Extension of Omphaloskepsis


Living Writers


11 November 2003


Once I hated myself more than anything. I was just a battlefield for the voices in my head to argue an endless argument. I was a tiny child, a small nothing, caught between two voices: Conscience and Id. They surrounded me, and one of them was always yelling. Their noise was inescapable. I could not handle the way they berated me, Conscience always seemed to yell the loudest. There was a time earlier today when Conscience had really pushed me to the edge.


I remember just hours ago I managed to absolutely devastate the one person that I cared about the most. I held her in my arms. She couldn’t stop crying. What have I done? I wondered. If there is one person I never wanted to hurt, one person that I loved, one person that actually loved me, she was that person. She was unable to hold back her tears, and it was my fault. I wanted to cry, I wanted to feel her pain. If only I could have cried with her to at least make it look like I had a feeling of empathy. But I couldn’t, and Conscience screamed at me for it.


I could not even pretend to cry so that I could show her some compassion or sympathy. I know a normal person would care more than this. My inability to cry seemed so unnatural, like a mistake in my person. I was created with this sincere and compassionate shell, but it was all a facade. At the center I was void of a soul; I could not dig deep enough to find my emotions. I had been empty for as long as I could remember. When I was five years old my Grandfather died of lung cancer. When I was 10 my 96 year old Great Grandfather fell down his basement steps only to die of pneumonia on the cold basement floor. When I was 14 the senior captain of my swim team died of a brain aneurism. I remembered each funeral perfectly. Each time I stood amongst the black clad crowd and observed the proceedings. At each funeral there was a viewing, and we all paid our last respects to the corpse in the casket. Many people lowered their heads, cried, and let out wails of grief. I never did. I put on the most solemn look I could muster so that I could pretend to feel something. Id encouraged this behavior, and Conscience told me I was heartless.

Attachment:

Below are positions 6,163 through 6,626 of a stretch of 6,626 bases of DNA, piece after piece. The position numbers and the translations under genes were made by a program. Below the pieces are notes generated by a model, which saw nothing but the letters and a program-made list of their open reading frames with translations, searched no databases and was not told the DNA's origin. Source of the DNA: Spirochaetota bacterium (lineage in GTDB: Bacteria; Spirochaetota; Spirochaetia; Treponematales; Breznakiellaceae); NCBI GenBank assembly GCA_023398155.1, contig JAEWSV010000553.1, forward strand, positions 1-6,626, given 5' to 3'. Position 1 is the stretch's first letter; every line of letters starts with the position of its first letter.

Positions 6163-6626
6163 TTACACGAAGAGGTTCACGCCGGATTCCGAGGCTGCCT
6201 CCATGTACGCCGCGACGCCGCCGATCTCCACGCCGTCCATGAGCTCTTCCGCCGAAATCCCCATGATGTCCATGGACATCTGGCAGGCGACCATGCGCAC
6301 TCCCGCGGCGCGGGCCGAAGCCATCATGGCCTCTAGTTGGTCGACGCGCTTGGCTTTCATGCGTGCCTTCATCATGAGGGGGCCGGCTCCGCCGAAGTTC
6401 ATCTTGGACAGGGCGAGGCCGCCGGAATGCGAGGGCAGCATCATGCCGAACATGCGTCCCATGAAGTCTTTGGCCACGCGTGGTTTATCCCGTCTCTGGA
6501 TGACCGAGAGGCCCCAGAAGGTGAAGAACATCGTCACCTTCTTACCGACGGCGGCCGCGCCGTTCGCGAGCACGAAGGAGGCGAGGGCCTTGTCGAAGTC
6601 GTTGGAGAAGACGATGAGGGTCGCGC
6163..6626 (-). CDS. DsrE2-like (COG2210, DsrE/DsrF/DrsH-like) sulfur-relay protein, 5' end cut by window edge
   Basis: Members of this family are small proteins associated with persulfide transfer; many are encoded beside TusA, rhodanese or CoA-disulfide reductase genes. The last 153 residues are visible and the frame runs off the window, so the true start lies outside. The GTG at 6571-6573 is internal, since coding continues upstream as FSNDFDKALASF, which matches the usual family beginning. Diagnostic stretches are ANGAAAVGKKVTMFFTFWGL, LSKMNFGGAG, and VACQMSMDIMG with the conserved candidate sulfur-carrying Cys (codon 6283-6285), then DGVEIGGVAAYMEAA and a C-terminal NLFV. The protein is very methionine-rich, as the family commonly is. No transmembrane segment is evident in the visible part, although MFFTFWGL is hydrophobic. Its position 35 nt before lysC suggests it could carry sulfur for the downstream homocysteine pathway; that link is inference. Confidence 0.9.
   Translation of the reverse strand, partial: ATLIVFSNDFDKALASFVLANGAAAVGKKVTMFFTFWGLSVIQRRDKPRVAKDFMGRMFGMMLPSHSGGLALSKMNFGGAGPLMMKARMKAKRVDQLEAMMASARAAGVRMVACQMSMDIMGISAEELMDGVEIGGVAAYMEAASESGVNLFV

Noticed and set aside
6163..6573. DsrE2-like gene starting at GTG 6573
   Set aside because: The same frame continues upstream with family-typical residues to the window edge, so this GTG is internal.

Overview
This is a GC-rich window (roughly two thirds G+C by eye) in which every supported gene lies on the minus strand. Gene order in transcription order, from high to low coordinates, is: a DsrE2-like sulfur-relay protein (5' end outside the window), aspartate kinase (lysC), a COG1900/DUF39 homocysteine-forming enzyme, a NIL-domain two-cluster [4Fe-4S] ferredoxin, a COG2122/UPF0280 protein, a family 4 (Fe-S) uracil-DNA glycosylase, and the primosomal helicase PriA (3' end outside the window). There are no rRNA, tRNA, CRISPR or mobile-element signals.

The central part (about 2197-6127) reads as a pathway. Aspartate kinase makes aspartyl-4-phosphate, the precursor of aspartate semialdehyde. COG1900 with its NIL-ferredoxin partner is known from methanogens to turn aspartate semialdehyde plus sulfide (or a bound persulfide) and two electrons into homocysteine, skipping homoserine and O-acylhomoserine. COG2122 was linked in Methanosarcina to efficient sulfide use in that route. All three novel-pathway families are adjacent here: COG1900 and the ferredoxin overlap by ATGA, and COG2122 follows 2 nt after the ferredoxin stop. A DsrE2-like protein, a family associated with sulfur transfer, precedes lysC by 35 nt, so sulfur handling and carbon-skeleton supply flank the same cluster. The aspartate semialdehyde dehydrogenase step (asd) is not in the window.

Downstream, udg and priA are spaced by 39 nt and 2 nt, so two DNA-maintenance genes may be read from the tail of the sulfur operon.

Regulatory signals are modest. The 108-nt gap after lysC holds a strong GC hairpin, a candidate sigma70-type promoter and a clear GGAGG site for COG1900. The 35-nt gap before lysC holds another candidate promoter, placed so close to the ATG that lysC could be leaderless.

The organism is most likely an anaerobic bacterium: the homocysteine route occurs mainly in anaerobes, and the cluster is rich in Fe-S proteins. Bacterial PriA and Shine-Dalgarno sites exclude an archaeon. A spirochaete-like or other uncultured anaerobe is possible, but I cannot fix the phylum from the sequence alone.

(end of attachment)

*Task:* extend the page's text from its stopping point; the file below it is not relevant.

Once again I stood in the midst of a tragedy, with this girl that I loved crying in my arms. Once again I was bearing witness to the destruction of someone beautiful, someone I loved, and it is my fault, yet I still could not cry. I was standing there totally detached from the moment, with pictures from the other tragedies in my life flooding my memory. I examined the other people captured in those still frames in my mind. As I looked at some of the people in the picture I began to realize something. Their eyes were just as cold and dry as mine were. Those tiny round windows to the soul were not filled with tears, they were clear. I could see right through their hollow shells. I then realized that I was not the only one who was flawed. The small hole in me had purpose. It meant that nobody is perfect. Someone else may have been climbing through the Grand Canyon, but not I, I did not have that kind of strength. Conscience was right, I was heartless and empty, and that was OK, because nobody is perfect. This conclusive idea brought closure to my wandering thoughts.


I found myself back in my shell, looking through my own eyes once again. The girl that was crying in my arms had cried herself to sleep. I gently pulled my arms from beneath her, and released her from my tight hug. I kissed her forehead and pulled the covers over her shoulders. I left her room without a feeling of guilt or sadness like I probably should feel. But not with a feeling of happiness either. I left feeling simply content with